Two government councils have proposed a revision to three clauses of the Federal Acquisition Regulation in order to clarify the statutory method for calculating interest when a contractor is found to be in violation of the Truth in Negotiation Act.
The U.S. has brought new charges against a group of military subcontractor executives accused of selling $42 million worth of aircraft flares to the Department of Defense that were illegally manufactured using magnesium imported from China.
A federal appeals court decision to nix a contractor's defense against a U.S. Navy claim for liquidated damages in a construction dispute will require contractors to do more legwork upfront in order to defend themselves in case their dispute ends up in court, according to attorneys.
The company formerly known as Blackwater Worldwide is seeking to compel the deposition of the plaintiffs' attorney in a $1.2 billion False Claims Act suit against the military contractor, arguing that she is improperly keeping the wraps on information that would preclude the court from claiming jurisdiction.
Congress has amended the Civil False Claims Act three times in the past 18 months. The best "reform" that could happen now would be a period of stabilization and consolidation in which the practical effects of recent “reforms” could be sorted out, says Robert K. Huffman, a leader in Akin Gump Strauss Hauer & Feld LLP's government contracts practice group.
The U.S. Senate on Tuesday blocked an effort to repeal the military’s “don’t ask, don’t tell” policy, delaying any further congressional action on the controversial measure, contained in the 2011 defense spending bill, until after the November midterm election.
Omnicare Inc., the nation's leading provider of medications for nursing home residents, has paid about $21 million to Michigan and Massachusetts to settle a whistleblower complaint alleging it charged Medicaid more for drugs than private insurers, the plaintiffs' attorneys said Tuesday.
The U.S. Department of Justice sought permission Tuesday to join a whistleblower suit accusing Wyeth Pharmaceuticals Inc. of illegally marketing kidney transplant drug Rapamune for use in other, unapproved organ transplant operations.
As the government cuts back on defense spending and brings more work in-house, contractors will fight harder for the remaining work. That means more bid protests, says Kenneth B. Weckstein, a leader in Brown Rudnick LLP's government contracts and litigation practice group.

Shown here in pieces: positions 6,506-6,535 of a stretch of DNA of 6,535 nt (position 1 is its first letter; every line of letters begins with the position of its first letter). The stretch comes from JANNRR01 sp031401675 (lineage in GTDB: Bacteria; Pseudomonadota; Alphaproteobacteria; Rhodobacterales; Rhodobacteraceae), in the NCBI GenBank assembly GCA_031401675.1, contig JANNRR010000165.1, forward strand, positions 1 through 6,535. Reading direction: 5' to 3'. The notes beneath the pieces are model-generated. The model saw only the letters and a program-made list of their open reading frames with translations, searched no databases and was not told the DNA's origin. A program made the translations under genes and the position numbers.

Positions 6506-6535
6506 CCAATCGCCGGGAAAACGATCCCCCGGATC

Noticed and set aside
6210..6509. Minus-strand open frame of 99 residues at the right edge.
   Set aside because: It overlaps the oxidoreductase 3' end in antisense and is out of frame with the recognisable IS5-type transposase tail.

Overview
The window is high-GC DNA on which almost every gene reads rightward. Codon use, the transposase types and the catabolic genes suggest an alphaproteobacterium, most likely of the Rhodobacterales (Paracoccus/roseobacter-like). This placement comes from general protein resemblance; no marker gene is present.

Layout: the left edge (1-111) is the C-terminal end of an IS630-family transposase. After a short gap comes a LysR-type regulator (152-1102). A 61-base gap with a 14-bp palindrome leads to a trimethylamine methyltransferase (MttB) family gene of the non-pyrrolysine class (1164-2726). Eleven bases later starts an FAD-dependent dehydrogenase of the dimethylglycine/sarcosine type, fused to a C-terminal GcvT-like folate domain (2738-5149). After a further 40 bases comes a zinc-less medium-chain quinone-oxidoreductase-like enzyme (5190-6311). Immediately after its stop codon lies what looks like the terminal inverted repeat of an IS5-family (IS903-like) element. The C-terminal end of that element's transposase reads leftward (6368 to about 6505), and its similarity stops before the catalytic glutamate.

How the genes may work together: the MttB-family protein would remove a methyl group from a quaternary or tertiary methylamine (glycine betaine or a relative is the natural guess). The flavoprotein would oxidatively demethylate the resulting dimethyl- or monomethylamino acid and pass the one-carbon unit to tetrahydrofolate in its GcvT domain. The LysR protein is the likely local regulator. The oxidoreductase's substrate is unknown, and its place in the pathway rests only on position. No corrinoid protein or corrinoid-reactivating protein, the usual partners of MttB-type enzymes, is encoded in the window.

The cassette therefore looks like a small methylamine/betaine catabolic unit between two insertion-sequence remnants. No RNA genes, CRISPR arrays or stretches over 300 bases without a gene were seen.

The U.S. government has asked for partial summary judgment in a breach of contract case brought against it by The Chapman Law Firm Co. LPA, arguing that the firm failed to comply with their agreement and thus should not be able to claim the more than $25 million it is seeking for allegations of breach of contract, trade secret theft and bad faith dealing.
Claiming that the case is not yet ripe, the U.S. government has asked a federal judge to toss The Sheridan Corp.'s bid protest accusing it of improperly pulling the plug on a contract to build a military aircraft hangar in Maine.
Senate Homeland Security and Governmental Affairs Committee Chairman Joe Lieberman, I-Conn., and others have introduced bipartisan legislation to reform and modernize the Federal Protective Service, which includes thousands of contract employees.
A key U.S. Senate committee approved the nomination Tuesday of Jacob “Jack” Lew to lead the Office of Management and Budget, placing him one step closer to confirmation.
Manuli Oil & Marine USA Inc., one of more than three dozen defendants accused in a qui tam action of bid-rigging and price-fixing military marine product contracts, has moved to be dismissed from the case, arguing that it is an improper party to the False Claims Act litigation.
With the U.S. economy still recovering and new opportunities available through the American Recovery and Reinvestment Act, many companies are looking to government contracting to boost their bottom lines, but doing business with Uncle Sam is no walk in the park. Attorneys talked to Law360 about how to get into government contracting without getting into trouble.
A bill the U.S. House of Representatives recently passed that would ban companies convicted of bribing foreign officials from contracting with the federal government will have little impact, attorneys say, because most Foreign Corrupt Practices Act violations are resolved in a manner that would not trigger the sanctions outlined in the proposed law.
A Southern California medical center has agreed to pay $2.2 million to settle a False Claims Act qui tam case accusing the hospital of committing Medicare fraud.
The U.S. Government Accountability Office has denied a bid protest by HID Global Inc., which had hoped to force the federal government to remove Buy American provisions from a procurement for a specialized material for passport covers.
The U.S. Department of Justice has pulled the plug on a new case management system that would have allowed its Civil, Criminal, Antitrust, Environmental and other divisions to share case information, but required another $193 million in funds, President Barack Obama's information chief revealed Monday.
The most critical reform right now is alleviating the challenge of becoming a government contractor. Many companies expect the government to provide insight into the process, but the procurement work force doesn't have the headcount available to do it, says Lorraine Campos, head of Reed Smith LLP's government contracts and grants team.